“Here” is a thoughtfully written exploration of the foregoing, as examined through the milieu of romance. While any subject could have conceivably been used for such an exercise, romance is especially fitting, considering the exceptionally intimate, highly personalized nature of the material. The pacing is, admittedly, a tad slow in spots, but that’s deliberate, given that self-discovery is often an unhurried process, an approach that’s essential to the exploration of one’s own psyche and the mapping of one’s own heart. The pace is also slowed somewhat through the inclusion of a number of long, lingering shots of the Armenian landscape (itself one of the stars of the show) that are clearly present for their own sheer visual delight. In fact, the picture’s gorgeous cinematography was rewarded with a 2012 Independent Spirit Award nomination for its achievements in this area.

In an age characterized by extreme technological specificity, we’re often tempted to quantify and qualify everything in our lives to an almost absurdly explicit degree, one where all of the meaning and feeling – the true measures of life’s significance – is bled out of them. By doing so, we may gain access to the hard and fast tangible qualities of what we experience, but we lose so much by not taking stock of the intrinsic subjective attributes of our reality. And that’s a shame, for, if we’re to gain a genuine appreciation of our lives, we’d be far better off passing up readouts on the numerical coordinates of our present existence and, instead, focusing more on the “here” of where we are. Will and Gadarine come to learn the value of this through their journey in “Here,” and we can all benefit from their example.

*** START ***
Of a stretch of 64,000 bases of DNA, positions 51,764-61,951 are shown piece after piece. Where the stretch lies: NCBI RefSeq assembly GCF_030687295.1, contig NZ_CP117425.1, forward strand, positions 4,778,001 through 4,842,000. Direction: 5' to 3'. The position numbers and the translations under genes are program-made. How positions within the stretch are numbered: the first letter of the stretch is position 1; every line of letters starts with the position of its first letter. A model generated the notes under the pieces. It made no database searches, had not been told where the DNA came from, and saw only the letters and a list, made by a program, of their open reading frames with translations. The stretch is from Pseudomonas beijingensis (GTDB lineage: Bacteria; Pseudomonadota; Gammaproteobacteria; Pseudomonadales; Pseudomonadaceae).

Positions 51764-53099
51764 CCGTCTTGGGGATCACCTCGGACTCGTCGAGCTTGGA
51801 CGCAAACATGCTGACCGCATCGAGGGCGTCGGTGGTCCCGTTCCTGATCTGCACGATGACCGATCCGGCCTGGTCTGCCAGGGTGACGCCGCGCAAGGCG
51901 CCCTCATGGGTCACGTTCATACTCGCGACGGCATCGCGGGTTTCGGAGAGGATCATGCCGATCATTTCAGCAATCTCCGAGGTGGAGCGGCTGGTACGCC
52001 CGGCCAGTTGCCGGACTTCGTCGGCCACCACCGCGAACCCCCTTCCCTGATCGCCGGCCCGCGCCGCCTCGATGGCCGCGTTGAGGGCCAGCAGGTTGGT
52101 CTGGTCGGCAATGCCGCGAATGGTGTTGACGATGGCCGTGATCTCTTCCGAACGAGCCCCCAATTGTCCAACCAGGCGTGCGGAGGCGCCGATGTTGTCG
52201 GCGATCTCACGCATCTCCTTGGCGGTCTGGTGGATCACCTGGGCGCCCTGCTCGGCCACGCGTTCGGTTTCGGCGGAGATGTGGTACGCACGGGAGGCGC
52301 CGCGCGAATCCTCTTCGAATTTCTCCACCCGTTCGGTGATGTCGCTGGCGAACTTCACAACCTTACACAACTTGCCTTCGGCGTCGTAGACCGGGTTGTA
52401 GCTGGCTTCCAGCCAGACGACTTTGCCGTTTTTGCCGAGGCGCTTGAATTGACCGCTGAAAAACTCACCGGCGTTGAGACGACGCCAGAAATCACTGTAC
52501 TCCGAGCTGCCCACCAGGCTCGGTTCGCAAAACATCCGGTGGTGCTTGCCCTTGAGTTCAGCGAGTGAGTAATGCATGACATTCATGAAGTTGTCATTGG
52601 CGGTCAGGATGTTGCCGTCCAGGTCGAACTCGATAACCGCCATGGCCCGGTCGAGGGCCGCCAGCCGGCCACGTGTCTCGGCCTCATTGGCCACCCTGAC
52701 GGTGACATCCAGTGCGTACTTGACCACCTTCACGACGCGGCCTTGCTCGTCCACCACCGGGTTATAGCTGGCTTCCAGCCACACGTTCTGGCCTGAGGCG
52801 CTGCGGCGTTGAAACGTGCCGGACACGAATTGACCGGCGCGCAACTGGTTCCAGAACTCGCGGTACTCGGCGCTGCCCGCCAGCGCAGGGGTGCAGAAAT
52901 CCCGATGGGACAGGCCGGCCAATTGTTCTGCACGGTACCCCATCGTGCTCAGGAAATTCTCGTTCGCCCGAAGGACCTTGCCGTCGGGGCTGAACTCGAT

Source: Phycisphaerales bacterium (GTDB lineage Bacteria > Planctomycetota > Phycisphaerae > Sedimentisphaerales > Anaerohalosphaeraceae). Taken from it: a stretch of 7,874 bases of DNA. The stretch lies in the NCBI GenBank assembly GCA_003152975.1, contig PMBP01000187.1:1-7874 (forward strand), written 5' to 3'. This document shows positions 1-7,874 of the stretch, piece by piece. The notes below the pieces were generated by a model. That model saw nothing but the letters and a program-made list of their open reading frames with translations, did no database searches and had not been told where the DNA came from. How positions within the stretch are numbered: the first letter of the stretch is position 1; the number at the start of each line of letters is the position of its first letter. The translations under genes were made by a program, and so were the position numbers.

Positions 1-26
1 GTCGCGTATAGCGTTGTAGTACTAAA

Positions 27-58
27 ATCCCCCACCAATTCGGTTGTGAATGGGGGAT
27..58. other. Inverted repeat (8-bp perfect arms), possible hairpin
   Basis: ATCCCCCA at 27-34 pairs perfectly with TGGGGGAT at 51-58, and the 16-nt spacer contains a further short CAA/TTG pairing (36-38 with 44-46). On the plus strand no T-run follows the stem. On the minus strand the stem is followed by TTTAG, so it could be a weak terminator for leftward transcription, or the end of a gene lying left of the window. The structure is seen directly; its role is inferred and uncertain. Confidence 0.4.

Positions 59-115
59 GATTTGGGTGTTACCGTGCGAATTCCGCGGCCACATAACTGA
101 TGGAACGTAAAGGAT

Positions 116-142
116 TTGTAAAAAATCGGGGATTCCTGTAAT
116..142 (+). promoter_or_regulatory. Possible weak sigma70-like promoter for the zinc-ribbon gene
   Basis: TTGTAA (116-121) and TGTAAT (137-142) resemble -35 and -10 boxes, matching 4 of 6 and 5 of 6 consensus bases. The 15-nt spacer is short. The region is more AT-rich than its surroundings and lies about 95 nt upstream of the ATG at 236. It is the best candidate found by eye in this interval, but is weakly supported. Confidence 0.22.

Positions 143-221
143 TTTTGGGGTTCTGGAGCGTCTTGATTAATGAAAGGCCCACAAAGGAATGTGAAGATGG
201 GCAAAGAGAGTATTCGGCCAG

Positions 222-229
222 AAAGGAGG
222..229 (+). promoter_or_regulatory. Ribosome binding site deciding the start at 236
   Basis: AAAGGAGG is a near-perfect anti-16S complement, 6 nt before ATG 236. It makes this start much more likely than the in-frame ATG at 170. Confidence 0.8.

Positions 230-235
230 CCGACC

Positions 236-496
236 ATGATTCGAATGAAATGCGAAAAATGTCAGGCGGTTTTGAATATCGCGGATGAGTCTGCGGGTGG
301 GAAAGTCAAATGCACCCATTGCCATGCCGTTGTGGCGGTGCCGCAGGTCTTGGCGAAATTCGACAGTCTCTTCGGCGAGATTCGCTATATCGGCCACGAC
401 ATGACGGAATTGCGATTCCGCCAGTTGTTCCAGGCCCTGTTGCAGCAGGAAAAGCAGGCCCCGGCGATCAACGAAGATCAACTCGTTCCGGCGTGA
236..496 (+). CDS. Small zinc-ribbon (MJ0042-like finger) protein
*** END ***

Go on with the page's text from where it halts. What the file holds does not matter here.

Copyright © 2013, by Brent Marchant. All rights reserved.